All posts tagged: #rome

Lost Beauty

“Many eyes go through the meadow, but few see the flowers in it.” (Ralph Waldo Emerson) I am writing this post on my flight from Rome to Helsinki. While being in Rome, I was pondering about beauty, maybe as Jep Gambardella in Paolo Sorrentino’s film La Grande Bellezza. We have many values which construct our ”directions” in our lives. One likes driving a car, another ”travelling” every day by feet; in a same way, for one lying is a natural part of his everyday life, for another lying is the last choice and a sign of ”state of emergency”. These many values from gratitude to faith are creating personal moral paths. One of the most interesting and captivating realities is that each person has his own understanding for example of hope, faith, love and wisdom. Beauty is also an inseparable part of our self-awareness and consciousness. All this sounds very nice but in reality there are some tricky aspects in our understanding of the beauty. Our social systems and media give us very often, I could …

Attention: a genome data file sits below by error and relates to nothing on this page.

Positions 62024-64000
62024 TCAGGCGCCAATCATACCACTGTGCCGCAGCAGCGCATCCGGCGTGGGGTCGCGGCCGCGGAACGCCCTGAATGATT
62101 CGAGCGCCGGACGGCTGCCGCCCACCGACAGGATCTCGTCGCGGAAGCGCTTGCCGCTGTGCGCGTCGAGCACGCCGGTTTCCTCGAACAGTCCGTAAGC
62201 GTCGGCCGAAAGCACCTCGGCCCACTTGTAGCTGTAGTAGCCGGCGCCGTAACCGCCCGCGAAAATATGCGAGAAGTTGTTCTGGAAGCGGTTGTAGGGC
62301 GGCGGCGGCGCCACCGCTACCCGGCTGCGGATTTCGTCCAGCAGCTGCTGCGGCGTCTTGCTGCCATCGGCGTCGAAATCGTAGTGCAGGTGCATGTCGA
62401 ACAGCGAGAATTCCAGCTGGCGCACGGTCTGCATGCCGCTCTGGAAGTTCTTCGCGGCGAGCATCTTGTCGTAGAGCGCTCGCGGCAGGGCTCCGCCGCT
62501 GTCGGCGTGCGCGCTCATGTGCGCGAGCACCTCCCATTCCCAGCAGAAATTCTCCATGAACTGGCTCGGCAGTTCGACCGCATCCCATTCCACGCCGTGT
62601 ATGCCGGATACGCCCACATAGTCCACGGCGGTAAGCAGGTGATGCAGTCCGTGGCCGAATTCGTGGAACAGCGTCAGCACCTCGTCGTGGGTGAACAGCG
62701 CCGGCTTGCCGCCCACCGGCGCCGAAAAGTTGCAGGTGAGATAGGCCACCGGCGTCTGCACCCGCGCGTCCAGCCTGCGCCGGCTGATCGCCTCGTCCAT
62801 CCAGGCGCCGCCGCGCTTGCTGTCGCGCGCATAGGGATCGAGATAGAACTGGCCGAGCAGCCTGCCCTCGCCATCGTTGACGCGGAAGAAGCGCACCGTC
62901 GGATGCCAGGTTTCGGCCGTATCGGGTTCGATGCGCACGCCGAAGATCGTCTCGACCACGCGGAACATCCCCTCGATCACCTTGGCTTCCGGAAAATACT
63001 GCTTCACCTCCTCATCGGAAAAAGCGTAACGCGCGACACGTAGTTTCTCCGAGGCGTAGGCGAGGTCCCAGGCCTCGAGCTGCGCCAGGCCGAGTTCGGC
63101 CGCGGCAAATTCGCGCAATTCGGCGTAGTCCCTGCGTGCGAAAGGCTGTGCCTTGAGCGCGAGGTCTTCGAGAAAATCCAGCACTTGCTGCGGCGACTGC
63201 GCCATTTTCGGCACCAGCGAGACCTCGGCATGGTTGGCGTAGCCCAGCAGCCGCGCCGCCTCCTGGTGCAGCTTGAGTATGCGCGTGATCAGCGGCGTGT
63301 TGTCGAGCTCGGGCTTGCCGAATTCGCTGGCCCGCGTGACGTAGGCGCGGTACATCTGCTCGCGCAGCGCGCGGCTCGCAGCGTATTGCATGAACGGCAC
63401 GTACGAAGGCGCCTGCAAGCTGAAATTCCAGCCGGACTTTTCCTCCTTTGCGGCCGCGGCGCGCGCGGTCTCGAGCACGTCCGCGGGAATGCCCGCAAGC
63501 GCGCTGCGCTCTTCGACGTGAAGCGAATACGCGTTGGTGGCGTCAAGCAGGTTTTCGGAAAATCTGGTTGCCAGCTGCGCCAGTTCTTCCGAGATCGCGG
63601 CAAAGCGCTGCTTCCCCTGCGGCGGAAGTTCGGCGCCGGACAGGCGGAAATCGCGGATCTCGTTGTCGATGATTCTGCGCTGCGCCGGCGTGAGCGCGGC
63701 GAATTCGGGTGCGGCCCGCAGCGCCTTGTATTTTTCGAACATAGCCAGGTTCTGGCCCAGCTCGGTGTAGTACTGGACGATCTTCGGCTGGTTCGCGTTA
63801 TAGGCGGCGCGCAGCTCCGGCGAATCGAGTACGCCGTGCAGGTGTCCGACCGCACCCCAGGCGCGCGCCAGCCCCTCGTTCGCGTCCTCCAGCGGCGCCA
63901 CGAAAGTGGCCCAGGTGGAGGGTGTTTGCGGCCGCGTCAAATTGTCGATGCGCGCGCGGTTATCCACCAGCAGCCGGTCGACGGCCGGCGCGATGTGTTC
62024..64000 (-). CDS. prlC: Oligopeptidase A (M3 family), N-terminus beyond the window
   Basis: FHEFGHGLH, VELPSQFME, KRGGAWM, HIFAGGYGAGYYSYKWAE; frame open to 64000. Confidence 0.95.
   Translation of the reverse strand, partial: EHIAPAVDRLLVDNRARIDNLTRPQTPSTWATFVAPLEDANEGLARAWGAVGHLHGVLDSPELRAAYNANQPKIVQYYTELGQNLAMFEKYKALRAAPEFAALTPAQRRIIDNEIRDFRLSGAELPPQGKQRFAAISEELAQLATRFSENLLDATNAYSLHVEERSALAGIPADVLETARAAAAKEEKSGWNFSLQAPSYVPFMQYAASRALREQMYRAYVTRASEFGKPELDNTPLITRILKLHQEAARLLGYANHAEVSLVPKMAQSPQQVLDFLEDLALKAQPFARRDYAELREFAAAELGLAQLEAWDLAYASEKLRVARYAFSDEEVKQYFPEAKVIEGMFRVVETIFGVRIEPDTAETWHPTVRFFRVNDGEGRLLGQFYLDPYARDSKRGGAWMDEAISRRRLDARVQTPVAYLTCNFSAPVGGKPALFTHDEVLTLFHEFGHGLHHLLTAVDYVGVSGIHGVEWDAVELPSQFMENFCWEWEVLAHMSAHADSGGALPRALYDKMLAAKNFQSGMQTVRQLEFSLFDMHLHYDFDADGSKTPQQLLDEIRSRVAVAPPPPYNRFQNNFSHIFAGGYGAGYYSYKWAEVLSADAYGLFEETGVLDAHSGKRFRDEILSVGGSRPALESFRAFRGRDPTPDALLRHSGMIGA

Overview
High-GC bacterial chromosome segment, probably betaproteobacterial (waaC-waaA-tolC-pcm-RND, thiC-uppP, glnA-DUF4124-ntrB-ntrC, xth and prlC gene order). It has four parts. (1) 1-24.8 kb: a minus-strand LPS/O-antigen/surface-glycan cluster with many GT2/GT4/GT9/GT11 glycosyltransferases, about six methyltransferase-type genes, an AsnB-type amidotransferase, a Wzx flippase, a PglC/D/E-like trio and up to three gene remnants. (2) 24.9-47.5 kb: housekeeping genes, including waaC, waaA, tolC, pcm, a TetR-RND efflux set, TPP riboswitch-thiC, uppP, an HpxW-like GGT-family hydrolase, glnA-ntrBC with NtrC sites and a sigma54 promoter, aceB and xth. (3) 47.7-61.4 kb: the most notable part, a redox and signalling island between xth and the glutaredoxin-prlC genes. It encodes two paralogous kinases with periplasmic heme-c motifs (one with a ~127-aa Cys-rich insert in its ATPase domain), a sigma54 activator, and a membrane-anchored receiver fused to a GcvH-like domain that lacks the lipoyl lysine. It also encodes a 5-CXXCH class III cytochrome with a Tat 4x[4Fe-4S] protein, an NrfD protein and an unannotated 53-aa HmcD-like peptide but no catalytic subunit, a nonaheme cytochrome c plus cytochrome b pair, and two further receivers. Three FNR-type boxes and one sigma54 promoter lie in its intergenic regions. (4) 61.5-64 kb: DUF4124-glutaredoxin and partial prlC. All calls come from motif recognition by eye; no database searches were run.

In Search of Lost Beauty

Paolo Sorrentino’s La Grande Bellezza is a poem about human being’s spiritual evolution and a meditation about solitude of the exceptional people. Russian poet Fyodor Tyutchev has stated a long time ago that Russia can not be understood rationally and grasped with the mind. I have to reject the poet’s privilegy given to Russia by saying that also Italy and especially the film The Great Beauty directed by Paolo Sorrentino can not be understood rationally as well. Even at the 71st annual Golden Globe awards Sorrentino confessed firmly and shortly that Italia is a crazy but a beautiful country. In many circumstances identified as a new La Dolce Vita, Sorrentino’s masterpiece continues, without any doubt, the Italian cinematographic tradition of the 19th century, the tradition of Italian directors such as Fellini, Rossellini, Antonioni, Scola and Blasetti to name a few, and their visions of “universes” with strong emotions, gaps of life and absurdic tension of love and death. Only one truth is incontestable – each person, each spectator finds own truth, his or her own …